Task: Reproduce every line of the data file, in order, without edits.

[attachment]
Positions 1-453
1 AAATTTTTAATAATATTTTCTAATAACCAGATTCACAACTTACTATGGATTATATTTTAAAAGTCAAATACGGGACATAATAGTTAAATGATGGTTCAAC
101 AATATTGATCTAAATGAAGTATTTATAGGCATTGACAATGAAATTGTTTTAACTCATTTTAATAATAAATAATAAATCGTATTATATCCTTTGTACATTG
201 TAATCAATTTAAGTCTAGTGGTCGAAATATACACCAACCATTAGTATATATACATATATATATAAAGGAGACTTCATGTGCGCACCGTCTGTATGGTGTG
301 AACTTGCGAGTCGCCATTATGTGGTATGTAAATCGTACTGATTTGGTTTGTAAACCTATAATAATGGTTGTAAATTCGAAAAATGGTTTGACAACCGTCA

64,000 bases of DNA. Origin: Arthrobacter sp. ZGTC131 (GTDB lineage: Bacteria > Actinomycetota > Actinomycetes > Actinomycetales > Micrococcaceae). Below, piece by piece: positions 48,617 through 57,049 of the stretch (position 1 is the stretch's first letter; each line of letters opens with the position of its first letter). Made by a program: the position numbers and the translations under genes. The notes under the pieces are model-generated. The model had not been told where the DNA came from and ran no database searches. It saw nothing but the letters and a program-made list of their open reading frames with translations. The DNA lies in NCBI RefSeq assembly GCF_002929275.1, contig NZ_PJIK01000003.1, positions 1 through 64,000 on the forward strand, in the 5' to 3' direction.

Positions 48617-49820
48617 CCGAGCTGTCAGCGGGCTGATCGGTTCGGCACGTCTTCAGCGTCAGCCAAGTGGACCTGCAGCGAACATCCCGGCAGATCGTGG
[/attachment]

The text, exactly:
Positions 1-453
1 AAATTTTTAATAATATTTTCTAATAACCAGATTCACAACTTACTATGGATTATATTTTAAAAGTCAAATACGGGACATAATAGTTAAATGATGGTTCAAC
101 AATATTGATCTAAATGAAGTATTTATAGGCATTGACAATGAAATTGTTTTAACTCATTTTAATAATAAATAATAAATCGTATTATATCCTTTGTACATTG
201 TAATCAATTTAAGTCTAGTGGTCGAAATATACACCAACCATTAGTATATATACATATATATATAAAGGAGACTTCATGTGCGCACCGTCTGTATGGTGTG
301 AACTTGCGAGTCGCCATTATGTGGTATGTAAATCGTACTGATTTGGTTTGTAAACCTATAATAATGGTTGTAAATTCGAAAAATGGTTTGACAACCGTCA

64,000 bases of DNA. Origin: Arthrobacter sp. ZGTC131 (GTDB lineage: Bacteria > Actinomycetota > Actinomycetes > Actinomycetales > Micrococcaceae). Below, piece by piece: positions 48,617 through 57,049 of the stretch (position 1 is the stretch's first letter; each line of letters opens with the position of its first letter). Made by a program: the position numbers and the translations under genes. The notes under the pieces are model-generated. The model had not been told where the DNA came from and ran no database searches. It saw nothing but the letters and a program-made list of their open reading frames with translations. The DNA lies in NCBI RefSeq assembly GCF_002929275.1, contig NZ_PJIK01000003.1, positions 1 through 64,000 on the forward strand, in the 5' to 3' direction.

Positions 48617-49820
48617 CCGAGCTGTCAGCGGGCTGATCGGTTCGGCACGTCTTCAGCGTCAGCCAAGTGGACCTGCAGCGAACATCCCGGCAGATCGTGG